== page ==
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  • (12/13/2009 9:53:00 AM)

    A real paradox, you describe a magical kingdom so inviting I feel like packing my bags Beautiful writing! (Report)Reply

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  • (5/20/2007 2:34:00 PM)

    Very strong point, and now I'm also glad you did not make it explicit in the poem. (Report)Reply

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  • (5/19/2007 10:56:00 AM)

    I have been asked repeatedly by other fellow PH dwellers about the meaning of this poem. So I decided to post a general reply. I have taught at the Udayana University in Denpasar, and I have been studying aspects of the Balinese culture since at least 2000. Lovely-lovely people! I have so many friends there, and I go and visit them at least twice a year. Thus I have lived Bali from, more or less, the Balinese perspective and frankly never as a tourist. And there is a big difference between what the Kuta or Sanur tourist sees and what the 'real' Bali is. In my poem I am not suggesting to people not to go to Bali because of terrorism or any other bad things that have happened there. NO. I am saying not to go there because of the things I mention in the poem. Now you may ask 'But all these things sound sooo good, why should I not experience them? '. These things are still good, because to an extent they have not been touched by us westerners. If you want to allow them to be good, then just let them be. It is a common attitude among the Balinese that we from the west are the number one pollutant of their culture, and frankly a number of them would 'blame' us for every evil that has befallen upon them, from the bombs to paedophilia to the increased incidents of mental disorders. And to a degree I can see their point. So basically, all I am saying in the poem is that if you find Bali fascinating, please let it be. (Report)Reply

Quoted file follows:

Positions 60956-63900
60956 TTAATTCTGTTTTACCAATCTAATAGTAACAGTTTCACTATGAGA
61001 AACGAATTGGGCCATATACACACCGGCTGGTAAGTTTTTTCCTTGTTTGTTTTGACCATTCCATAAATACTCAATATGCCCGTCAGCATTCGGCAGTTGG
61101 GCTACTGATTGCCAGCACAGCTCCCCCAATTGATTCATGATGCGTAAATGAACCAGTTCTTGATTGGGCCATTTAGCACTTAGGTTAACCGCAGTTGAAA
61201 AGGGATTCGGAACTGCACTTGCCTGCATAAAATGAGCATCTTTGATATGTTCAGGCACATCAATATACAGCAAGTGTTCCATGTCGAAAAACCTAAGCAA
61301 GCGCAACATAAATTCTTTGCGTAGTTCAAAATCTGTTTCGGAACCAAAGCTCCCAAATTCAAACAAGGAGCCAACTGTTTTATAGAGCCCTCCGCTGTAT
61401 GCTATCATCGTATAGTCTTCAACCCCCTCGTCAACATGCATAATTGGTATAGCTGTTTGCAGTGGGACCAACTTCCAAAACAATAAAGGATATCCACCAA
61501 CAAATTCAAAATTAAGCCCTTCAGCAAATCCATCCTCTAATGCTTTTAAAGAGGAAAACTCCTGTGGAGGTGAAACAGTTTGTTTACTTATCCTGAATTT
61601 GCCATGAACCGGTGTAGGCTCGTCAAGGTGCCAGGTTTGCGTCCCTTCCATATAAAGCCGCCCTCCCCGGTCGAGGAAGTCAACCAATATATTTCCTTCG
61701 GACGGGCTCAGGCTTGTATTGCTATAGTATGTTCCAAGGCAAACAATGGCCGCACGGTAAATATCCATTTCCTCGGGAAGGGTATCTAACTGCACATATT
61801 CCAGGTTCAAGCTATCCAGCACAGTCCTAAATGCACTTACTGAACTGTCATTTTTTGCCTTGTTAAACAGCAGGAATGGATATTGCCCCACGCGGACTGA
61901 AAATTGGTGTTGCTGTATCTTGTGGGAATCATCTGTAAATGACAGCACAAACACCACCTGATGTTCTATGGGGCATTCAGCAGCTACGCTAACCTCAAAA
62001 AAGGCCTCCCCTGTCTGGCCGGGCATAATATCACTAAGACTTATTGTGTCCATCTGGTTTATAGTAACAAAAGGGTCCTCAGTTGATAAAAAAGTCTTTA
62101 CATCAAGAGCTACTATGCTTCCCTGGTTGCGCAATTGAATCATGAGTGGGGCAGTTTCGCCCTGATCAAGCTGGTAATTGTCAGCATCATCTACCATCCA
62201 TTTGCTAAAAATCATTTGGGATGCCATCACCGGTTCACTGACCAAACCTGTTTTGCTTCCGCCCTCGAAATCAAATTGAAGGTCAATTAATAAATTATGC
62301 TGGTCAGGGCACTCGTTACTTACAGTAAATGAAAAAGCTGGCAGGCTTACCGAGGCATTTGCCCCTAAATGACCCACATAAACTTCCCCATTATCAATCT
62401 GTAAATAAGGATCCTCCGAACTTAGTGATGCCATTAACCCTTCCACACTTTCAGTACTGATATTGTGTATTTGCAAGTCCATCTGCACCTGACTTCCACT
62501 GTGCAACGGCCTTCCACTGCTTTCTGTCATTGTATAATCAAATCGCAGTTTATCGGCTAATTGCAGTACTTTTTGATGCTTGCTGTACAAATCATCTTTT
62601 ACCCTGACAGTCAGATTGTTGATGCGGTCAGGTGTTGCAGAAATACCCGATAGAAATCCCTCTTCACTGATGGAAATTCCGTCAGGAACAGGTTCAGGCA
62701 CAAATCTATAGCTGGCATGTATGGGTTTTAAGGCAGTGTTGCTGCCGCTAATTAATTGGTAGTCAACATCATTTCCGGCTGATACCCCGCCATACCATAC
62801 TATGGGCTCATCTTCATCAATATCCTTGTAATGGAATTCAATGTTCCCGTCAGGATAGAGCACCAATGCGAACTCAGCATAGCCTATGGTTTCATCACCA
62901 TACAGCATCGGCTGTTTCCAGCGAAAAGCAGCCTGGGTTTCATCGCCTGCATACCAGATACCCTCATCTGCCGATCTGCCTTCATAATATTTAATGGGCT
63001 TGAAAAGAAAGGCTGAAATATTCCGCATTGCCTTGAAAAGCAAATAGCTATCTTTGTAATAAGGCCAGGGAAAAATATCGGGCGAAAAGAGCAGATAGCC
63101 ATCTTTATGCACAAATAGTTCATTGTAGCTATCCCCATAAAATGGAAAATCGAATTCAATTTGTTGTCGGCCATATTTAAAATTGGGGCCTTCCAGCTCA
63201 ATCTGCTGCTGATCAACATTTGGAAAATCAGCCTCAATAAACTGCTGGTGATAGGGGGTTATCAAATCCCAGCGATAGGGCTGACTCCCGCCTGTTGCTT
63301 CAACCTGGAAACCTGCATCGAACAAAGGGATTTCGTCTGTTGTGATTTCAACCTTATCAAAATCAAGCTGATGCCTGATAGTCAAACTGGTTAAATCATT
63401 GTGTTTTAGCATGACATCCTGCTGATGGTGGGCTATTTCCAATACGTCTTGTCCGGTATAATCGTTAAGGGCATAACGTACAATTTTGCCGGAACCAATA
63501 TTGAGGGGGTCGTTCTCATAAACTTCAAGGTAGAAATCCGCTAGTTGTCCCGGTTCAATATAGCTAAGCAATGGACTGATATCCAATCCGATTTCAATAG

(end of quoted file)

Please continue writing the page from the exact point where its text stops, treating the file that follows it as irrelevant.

Daniel Brick(1/2/2015 9:56:00 PM)

    I see and I am humbled. I did not see your message until after I typed mine. What you have said here reminds me of something Walt Kelly put in his politically informed, left of center comix POGO. Pogo said during one of the many escalations of the Vietnam War, WE HAVE MET THE ENEMY AND HE IS US. Sad but true. Your phrase LOVELY-LOVELY PEOPLE is heart-breaking if we outsiders are truly polluting the land, its lifestyle and its people. Shame on us for bringing our evil into paradise instead of bringing their good into our troubled societies. It would appear my dream of Bali and Indonesia always was just that - a dream - something the Hindu-Indonesian philosophers and poets would freadily understand and lament.

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Poem Submitted: Saturday, October 7, 2006

Poem Edited: Thursday, October 14, 2010